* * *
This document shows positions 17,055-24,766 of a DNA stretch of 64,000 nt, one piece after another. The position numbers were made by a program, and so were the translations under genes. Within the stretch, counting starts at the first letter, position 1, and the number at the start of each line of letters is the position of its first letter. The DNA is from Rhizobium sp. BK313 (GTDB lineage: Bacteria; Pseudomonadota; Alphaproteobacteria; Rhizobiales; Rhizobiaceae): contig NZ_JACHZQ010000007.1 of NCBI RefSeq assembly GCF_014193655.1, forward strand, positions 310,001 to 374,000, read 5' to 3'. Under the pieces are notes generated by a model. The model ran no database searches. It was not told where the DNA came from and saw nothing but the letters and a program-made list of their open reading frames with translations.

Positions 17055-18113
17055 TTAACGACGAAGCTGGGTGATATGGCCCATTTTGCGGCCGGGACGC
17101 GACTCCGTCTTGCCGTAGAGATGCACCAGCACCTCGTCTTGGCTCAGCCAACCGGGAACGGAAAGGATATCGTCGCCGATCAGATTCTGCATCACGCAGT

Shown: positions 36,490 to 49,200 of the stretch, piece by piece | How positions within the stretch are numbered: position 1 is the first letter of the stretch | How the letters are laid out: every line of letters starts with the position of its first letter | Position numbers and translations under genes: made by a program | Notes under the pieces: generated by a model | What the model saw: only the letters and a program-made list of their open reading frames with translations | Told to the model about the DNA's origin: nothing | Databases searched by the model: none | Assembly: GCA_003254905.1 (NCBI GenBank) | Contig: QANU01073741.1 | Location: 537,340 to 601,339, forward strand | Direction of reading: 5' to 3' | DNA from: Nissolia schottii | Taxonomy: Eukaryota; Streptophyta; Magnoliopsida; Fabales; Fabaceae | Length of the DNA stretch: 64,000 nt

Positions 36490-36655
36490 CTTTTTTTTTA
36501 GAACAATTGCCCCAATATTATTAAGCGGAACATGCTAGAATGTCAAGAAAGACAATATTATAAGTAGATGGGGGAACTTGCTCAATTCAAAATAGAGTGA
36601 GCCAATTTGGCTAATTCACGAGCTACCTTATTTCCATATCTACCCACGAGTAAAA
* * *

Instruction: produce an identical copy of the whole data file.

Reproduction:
This document shows positions 17,055-24,766 of a DNA stretch of 64,000 nt, one piece after another. The position numbers were made by a program, and so were the translations under genes. Within the stretch, counting starts at the first letter, position 1, and the number at the start of each line of letters is the position of its first letter. The DNA is from Rhizobium sp. BK313 (GTDB lineage: Bacteria; Pseudomonadota; Alphaproteobacteria; Rhizobiales; Rhizobiaceae): contig NZ_JACHZQ010000007.1 of NCBI RefSeq assembly GCF_014193655.1, forward strand, positions 310,001 to 374,000, read 5' to 3'. Under the pieces are notes generated by a model. The model ran no database searches. It was not told where the DNA came from and saw nothing but the letters and a program-made list of their open reading frames with translations.

Positions 17055-18113
17055 TTAACGACGAAGCTGGGTGATATGGCCCATTTTGCGGCCGGGACGC
17101 GACTCCGTCTTGCCGTAGAGATGCACCAGCACCTCGTCTTGGCTCAGCCAACCGGGAACGGAAAGGATATCGTCGCCGATCAGATTCTGCATCACGCAGT

Shown: positions 36,490 to 49,200 of the stretch, piece by piece | How positions within the stretch are numbered: position 1 is the first letter of the stretch | How the letters are laid out: every line of letters starts with the position of its first letter | Position numbers and translations under genes: made by a program | Notes under the pieces: generated by a model | What the model saw: only the letters and a program-made list of their open reading frames with translations | Told to the model about the DNA's origin: nothing | Databases searched by the model: none | Assembly: GCA_003254905.1 (NCBI GenBank) | Contig: QANU01073741.1 | Location: 537,340 to 601,339, forward strand | Direction of reading: 5' to 3' | DNA from: Nissolia schottii | Taxonomy: Eukaryota; Streptophyta; Magnoliopsida; Fabales; Fabaceae | Length of the DNA stretch: 64,000 nt

Positions 36490-36655
36490 CTTTTTTTTTA
36501 GAACAATTGCCCCAATATTATTAAGCGGAACATGCTAGAATGTCAAGAAAGACAATATTATAAGTAGATGGGGGAACTTGCTCAATTCAAAATAGAGTGA
36601 GCCAATTTGGCTAATTCACGAGCTACCTTATTTCCATATCTACCCACGAGTAAAA